Another example is Cardinal Blaise Cupich of Chicago, when speaking recently about what our response to the unrest over racism should be, suggested that we should be less quick to judge the proportionality of “their” response and start talking about the proportionality of “ours.”

He went on; our country has a “shameful history of discrimination, racial profiling and police brutality. Let’s look at the grace in all of this. Look at the witness of those who are bravely taking up their parts in the drama of salvation unfolding…If we look past the static—they’re pointing the redemptive way to transformation…they are showing us what our country can look like when all have a place at the table.”  Thank you, Blaise Cupich!

A final example:  James Cone in America magazine said, “The Word comes tortured, black and lynched.  Today we meet Jesus in those tear-gassed, tased, strangled and snuffed out.”

My friends, in conclusion, this is not easy and we will at times feel like this is such a great task, but we must remember the plight of our black sisters and brothers in our world and do all we can to show them what the face of God looks like—a God of tenderness and kindness, love and mercy.  Amen? Amen!

Prayers of the Faithful

Response: We remember, we celebrate, we believe.

1.On this Trinity Sunday, may the greatness of who you are God, be ever present to us, we pray—Response: We remember, we celebrate, we believe.

2. O God, we know you are great, help us to remember that you want more than anything to be near us and involved in our lives, we pray—Response: We remember, we celebrate, we believe.

3. We profess as Christians to believe in Jesus, the first born of our loving God—help us Jesus to be willing to “travel with you” showing love, compassion, mercy and understanding for our world and its people, we pray—Response: We remember, we celebrate, we believe.

  1. Dear Spirit of the Living God, surround us with your love and friendship, your wisdom and grace to reach out to our suffering world, especially those who live with less than the basics of life, we pray—Response: We remember, we celebrate, we believe.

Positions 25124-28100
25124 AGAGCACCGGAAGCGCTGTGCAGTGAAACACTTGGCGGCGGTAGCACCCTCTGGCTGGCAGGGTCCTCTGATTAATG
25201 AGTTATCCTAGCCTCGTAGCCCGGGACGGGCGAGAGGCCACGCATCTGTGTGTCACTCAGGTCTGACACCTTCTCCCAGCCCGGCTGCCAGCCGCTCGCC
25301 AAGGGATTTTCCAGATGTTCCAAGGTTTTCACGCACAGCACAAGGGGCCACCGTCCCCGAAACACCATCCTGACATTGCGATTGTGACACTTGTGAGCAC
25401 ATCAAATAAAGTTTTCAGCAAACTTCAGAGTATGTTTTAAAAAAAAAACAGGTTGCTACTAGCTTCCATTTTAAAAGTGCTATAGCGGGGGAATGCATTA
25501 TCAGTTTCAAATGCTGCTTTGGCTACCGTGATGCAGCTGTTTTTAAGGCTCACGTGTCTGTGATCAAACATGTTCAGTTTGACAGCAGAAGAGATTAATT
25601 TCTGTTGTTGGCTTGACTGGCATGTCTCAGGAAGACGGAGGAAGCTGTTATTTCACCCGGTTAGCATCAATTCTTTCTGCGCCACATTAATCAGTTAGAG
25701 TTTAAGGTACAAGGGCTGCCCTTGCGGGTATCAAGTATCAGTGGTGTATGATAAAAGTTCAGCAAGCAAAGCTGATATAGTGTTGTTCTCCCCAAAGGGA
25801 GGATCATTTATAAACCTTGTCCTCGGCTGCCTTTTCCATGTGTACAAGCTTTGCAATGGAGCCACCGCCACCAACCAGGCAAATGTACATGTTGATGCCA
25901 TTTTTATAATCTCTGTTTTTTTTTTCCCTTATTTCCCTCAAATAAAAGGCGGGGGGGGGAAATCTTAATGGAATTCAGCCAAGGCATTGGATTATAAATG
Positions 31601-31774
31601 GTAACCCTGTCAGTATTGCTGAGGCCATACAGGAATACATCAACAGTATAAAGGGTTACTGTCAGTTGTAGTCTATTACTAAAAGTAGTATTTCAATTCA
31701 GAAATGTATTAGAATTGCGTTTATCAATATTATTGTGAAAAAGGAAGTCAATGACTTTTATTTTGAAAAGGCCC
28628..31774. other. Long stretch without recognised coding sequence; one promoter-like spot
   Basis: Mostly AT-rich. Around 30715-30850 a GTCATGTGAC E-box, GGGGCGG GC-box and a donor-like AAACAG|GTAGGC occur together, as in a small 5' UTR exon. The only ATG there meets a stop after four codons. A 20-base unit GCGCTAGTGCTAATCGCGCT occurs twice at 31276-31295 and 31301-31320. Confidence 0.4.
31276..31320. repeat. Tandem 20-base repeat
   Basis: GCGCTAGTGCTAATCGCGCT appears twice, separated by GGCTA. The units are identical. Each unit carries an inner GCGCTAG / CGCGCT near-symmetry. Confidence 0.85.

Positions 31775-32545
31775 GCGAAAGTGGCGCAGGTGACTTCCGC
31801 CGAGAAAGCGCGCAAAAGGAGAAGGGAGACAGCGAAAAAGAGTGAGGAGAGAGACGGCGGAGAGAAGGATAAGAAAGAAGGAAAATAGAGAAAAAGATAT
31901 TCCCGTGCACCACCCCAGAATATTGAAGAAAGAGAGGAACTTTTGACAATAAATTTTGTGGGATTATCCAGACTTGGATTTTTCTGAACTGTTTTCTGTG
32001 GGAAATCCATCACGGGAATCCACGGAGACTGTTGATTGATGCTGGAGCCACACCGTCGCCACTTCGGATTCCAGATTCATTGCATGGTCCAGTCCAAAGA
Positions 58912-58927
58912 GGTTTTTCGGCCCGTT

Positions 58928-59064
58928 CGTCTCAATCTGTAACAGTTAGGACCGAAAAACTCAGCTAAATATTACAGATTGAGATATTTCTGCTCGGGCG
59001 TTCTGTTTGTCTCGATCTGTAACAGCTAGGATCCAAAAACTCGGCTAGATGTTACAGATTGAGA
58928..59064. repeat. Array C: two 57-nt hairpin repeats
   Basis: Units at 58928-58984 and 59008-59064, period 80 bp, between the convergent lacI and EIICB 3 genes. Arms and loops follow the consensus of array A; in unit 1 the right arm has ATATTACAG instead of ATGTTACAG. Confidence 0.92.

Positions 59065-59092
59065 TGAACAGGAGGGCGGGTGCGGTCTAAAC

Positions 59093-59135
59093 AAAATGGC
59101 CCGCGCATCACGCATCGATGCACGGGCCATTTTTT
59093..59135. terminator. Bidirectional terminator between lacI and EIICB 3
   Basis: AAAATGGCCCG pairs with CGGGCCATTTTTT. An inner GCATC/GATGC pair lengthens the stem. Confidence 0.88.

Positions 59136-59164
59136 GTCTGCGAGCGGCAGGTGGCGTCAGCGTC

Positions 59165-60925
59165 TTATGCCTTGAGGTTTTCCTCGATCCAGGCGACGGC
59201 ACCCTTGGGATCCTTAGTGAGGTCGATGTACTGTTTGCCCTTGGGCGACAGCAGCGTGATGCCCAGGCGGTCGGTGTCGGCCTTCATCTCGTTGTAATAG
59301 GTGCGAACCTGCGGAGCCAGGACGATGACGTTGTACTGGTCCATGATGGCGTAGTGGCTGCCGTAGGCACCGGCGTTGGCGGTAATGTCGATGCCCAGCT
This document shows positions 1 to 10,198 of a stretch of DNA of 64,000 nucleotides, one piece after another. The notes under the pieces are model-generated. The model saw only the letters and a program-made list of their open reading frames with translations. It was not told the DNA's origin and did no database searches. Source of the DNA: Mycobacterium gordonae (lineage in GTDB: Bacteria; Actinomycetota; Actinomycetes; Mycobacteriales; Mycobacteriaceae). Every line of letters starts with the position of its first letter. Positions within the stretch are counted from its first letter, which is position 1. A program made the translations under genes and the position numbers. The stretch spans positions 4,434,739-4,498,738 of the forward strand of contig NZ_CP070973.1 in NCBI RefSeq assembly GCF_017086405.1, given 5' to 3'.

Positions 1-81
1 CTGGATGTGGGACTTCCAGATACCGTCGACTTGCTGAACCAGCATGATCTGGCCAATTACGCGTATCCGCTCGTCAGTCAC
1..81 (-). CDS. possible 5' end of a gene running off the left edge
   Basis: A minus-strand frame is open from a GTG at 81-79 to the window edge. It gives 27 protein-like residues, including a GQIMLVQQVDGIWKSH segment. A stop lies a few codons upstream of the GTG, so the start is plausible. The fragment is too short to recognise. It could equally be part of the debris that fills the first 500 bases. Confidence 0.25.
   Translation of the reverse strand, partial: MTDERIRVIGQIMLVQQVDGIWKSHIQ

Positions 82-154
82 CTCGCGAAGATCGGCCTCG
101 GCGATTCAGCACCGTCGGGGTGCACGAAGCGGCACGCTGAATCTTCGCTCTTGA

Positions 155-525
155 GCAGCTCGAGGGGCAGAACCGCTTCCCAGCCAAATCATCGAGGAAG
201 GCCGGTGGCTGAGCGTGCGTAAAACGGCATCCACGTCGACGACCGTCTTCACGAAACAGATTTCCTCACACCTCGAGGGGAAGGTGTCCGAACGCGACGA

5. Bless our community, All Are One—keep us O Spirit close to the heart of Jesus and help us to be ever ready to accept any and all into our family, and be with now as Church and nation to confront the evil of racism, we pray—Response: We remember, we celebrate, we believe.

  1. Loving Jesus, be with all families who have lost loved ones this week—through Covid 19, as well as all other ways—give them your peace, and help them to find their way through their grief, we pray—Response: We remember, we celebrate, we believe.

***Let us pray for your particular needs—you may say them aloud, we pray, then response

***Let us pray for the silent petitions on our hearts—(pause) we pray, then response

Let Us Pray

   Good and gracious, Triune God, more great and wonderful than we can imagine, stay close to our hearts and minds this day and always. Be the air we breathe, be light to our eyes and solace to our spirits. Be our strength in each day to make a difference in our world, so in need of your compassionate love and understanding. Teach us to share your love through the simple kindnesses of each day—a smile, an encouraging word, a helping hand. Help us to realize your challenge each day to your believers—they will only see me if they see me through you!  In all things, give us your peace, a firm belief that you walk with us each and every day. During this time of unrest in our country over the issue of systemic racism, help us who are white, to be able to “sit with” the unrest and consider the part that we play in the unrest due to white privilege. We ask all of this of you who are God for us—Creator, Savior and Spirit, in Jesus’ name—AMEN.

Let Us Pray:  Again, we must consider Eucharist to be bigger than the “bread of the altar,” but find Jesus, all around us!

Prayer after Communion

We remember how you loved us to your death, and we celebrate because you are with us here. We believe that we will see you when you come, in your glory, we remember, we celebrate, we believe.